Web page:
Reflection of America’s Social Class Through The Purge
For this week, I would like to share an essay I wrote back in 2016. I feel it is still relevant especially after seeing the latest film in the infamous series, The First Purge. Also, as it is October and we are close to Halloween, I’d like to share thoughts on some horror related topics. The Purge films are intriguing to me as they horrifically reflect on American society. Without further ado, here is my essay focused on the third film, The Purge Election Year.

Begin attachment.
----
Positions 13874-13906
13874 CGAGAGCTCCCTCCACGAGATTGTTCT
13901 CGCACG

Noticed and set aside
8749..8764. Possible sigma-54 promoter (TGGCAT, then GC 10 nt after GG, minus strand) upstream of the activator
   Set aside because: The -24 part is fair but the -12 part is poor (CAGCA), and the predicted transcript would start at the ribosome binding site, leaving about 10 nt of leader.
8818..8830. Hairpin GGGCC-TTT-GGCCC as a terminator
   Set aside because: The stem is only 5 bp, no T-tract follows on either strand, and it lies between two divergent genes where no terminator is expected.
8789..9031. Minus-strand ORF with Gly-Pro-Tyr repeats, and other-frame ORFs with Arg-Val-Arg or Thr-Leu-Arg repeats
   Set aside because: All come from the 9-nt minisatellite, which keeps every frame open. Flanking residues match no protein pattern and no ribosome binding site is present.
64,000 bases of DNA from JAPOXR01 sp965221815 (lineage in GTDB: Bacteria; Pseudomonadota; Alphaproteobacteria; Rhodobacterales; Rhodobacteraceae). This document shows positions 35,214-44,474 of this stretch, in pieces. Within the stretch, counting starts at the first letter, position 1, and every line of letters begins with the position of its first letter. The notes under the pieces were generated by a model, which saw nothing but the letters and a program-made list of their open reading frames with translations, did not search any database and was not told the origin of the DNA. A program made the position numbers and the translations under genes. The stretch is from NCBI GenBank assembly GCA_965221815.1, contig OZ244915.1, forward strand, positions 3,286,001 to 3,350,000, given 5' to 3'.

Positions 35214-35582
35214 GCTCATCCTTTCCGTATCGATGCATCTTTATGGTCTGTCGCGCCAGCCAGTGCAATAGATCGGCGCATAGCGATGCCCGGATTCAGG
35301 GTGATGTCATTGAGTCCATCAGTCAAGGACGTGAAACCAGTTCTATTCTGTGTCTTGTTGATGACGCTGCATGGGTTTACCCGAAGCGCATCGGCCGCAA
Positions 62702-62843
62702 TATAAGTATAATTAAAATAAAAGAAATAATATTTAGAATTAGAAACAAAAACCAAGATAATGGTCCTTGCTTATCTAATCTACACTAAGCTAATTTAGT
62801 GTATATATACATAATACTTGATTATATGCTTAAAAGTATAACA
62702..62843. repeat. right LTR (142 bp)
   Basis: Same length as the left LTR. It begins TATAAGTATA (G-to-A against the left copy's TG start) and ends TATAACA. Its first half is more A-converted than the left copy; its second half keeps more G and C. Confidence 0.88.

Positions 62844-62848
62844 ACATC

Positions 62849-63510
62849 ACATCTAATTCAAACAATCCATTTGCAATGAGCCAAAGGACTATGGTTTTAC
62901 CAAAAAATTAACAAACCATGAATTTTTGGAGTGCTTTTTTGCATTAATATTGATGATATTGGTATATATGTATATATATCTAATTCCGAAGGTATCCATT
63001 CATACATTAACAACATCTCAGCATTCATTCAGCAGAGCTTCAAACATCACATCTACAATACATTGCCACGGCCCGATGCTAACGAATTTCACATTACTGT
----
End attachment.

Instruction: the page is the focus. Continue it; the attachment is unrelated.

A holiday is defined as a “festivity or recreation when no work is done.” Examples of holidays are Christmas or Thanksgiving, where individuals spend a day without work and simply spend time with their loved ones. Even Halloween is considered a holiday, which is often portrayed as the scariest holiday in America. Now, imagine a holiday where you can spend time with your family or friends, while having the opportunity to legally kill whomever you please for twelve consecutive hours. Thankfully, a holiday as such is only fiction. The movie that promotes this fiction act of hostility is titled The Purge. Purge, by definition, is a verb that means to “rid someone of an unwanted feeling, memory, or condition, typically giving a sense of cathartic release,” (Dictionary.com, 2016). It is also a noun, defined as an “abrupt or violent removal of a group of people from an organization or place,” (Dictionary.com, 2016). That is exactly how this “holiday” works in James DeMonaco’s film series, The Purge. The purge serves to remove individuals from society. In specific, it works to remove lower class citizens in the United States of America. In this essay, I will focus on the third installment, The Purge Election Year (2016) through the lens of race and social class to show how it reflects our actual society.